My rating for the book went down a little because it didn’t meet the expectations that were set out by its blurb, but that does not mean you shouldn’t give ‘Ikigai’ a chance. The research and wellness practices that the authors cover are valuable, interesting to read, and definitely actionable, so if you’re looking for a simple, inspiring read on how to improve the quality of your life, ‘Ikigai’ by Héctor García and Francesc Miralles is worth a read.
Who Should Read ‘Ikigai’
Fans of the hygge lifestyle of slowing down and enjoying the quiet pleasures of life might find “ikigai” an interesting concept to learn about because the two concepts, while kind of built for the same goal (finding happiness), suggest working toward the goal in such different ways. If hygge is about finding happiness in not doing anything, “ikigai” is about finding happiness in doing, so you’re definitely up for a refreshing read with this book.
Readers who want to find wholesome ways of living to improve the quality of your life might find ‘Ikigai’ an interesting read.
Books Similar to ‘Ikigai’
The Ikigai Journey written by the same author duo is a follow-up book to ‘Ikigai’ that helps you find your own ikigai. This book fills in the gaps of ‘Ikigai’, showing you how to find your “ikigai” among other things, so pick up for a great follow-up read!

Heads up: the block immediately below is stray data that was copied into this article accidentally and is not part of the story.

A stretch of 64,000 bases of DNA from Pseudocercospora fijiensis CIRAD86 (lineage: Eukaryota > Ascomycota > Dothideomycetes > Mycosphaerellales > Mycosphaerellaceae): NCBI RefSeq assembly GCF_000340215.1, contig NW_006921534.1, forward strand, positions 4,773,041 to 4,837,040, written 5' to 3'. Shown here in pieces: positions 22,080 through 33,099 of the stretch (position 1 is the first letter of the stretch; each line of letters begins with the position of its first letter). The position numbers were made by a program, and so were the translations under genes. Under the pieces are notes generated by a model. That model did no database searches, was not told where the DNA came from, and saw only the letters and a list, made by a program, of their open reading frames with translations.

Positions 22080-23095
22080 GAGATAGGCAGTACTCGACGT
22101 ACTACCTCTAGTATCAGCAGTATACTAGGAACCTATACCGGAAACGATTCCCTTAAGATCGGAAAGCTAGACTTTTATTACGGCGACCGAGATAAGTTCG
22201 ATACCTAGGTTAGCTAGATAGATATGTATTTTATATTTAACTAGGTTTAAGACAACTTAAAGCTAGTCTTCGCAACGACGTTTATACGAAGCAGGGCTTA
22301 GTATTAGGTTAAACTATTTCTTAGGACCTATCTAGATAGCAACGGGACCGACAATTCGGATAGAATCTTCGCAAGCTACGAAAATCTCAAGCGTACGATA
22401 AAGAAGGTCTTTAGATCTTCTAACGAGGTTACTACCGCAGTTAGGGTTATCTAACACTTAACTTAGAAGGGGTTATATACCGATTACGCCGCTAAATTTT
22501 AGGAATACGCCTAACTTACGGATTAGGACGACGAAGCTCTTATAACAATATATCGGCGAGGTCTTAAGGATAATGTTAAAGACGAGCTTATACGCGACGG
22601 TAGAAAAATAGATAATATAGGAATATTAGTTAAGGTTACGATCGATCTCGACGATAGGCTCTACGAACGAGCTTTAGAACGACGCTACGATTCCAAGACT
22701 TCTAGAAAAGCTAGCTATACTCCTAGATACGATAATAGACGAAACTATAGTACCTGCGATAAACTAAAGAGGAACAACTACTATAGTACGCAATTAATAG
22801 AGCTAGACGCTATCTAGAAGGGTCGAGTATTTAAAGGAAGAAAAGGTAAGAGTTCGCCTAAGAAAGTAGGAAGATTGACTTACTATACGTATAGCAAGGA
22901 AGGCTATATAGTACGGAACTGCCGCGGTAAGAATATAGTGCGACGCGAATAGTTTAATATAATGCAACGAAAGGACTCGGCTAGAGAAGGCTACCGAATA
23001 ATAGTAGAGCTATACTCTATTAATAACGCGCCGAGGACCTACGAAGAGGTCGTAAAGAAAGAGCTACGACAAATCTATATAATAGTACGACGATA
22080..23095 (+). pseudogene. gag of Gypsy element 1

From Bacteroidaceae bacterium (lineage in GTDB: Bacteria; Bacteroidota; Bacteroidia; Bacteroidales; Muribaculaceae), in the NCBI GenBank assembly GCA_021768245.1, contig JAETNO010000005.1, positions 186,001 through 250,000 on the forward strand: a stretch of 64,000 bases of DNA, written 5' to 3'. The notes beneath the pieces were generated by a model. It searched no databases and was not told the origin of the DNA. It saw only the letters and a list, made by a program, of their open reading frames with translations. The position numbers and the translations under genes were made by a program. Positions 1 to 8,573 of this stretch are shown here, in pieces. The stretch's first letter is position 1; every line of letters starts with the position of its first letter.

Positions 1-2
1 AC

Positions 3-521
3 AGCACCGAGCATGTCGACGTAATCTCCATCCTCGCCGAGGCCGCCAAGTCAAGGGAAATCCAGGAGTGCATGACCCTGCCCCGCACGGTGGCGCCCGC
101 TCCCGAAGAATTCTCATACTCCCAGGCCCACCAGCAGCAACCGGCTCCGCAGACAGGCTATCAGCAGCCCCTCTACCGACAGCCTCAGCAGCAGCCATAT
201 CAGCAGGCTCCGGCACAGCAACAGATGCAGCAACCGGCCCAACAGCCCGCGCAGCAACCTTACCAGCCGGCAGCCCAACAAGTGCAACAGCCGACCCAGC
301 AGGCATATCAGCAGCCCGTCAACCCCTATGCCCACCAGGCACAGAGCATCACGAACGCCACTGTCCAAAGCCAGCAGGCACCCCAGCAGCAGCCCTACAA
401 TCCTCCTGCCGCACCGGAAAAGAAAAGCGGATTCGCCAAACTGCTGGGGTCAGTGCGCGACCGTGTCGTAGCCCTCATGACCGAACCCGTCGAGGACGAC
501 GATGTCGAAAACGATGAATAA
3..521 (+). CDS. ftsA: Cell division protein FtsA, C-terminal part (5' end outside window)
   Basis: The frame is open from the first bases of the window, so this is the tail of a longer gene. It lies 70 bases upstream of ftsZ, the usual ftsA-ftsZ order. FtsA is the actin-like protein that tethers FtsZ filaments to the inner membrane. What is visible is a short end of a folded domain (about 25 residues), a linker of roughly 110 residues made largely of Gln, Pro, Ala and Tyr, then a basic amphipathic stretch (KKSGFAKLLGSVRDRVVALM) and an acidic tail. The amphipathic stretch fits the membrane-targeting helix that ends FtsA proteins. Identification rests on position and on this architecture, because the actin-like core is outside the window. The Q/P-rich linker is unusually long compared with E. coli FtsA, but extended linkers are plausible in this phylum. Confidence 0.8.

Man’s Search For Meaning is a great read similar to ‘Ikigai’ in that it draws from lived experience to discuss the same topic – the meaning of life.
And if you would like to read more on inspiring ways of living, give The Little Book of Hygge a chance – it talks about slowing down and finding joy in small moments in life.
If you’re looking for more self-help reads on various topics, check out all my self-help book reviews.
Building on the concept of a life worth living, Ikigai: The Japanese Secret To A Long And Happy Life packs a wealth of information, draws on a lot of relevant concepts, and shares with us the way of life of the people who’ve found their “ikigai.” This is a short read with actionable practices toward a fulfilling life, so pick it up for a quick dive into “ikigai” and how to live a long and happy life.
Yes. ‘Ikigai’ is worth reading because it’s about living a long, healthy, and happy life full of purpose and meaning with a lot of research, experience, and practices to support the “ikigai” way of living.
The main theme of ‘Ikigai’ is making life worth living.
The 10 rules of “ikigai” as set out in ‘Ikigai’ are 1) stay active, don’t retire; 2) take it slow; 3) don’t fill your stomach; 4) surround yourself with good friends; 5) get in shape for your next birthday; 6) smile; 7) reconnect with nature; 8) give thanks; 9) live in the moment; 10) follow your ikigai.
‘Ikigai’ is famous and widely-read because it shares a lot of actionable advice on how to take life slow, be healthy, and make your life meaningful.
The 80% rule in ‘Ikigai’ refers to the Japanese practice of eating only until 80 percent of your stomach is full. It’s about eating barely enough that you keep yourself from overeating.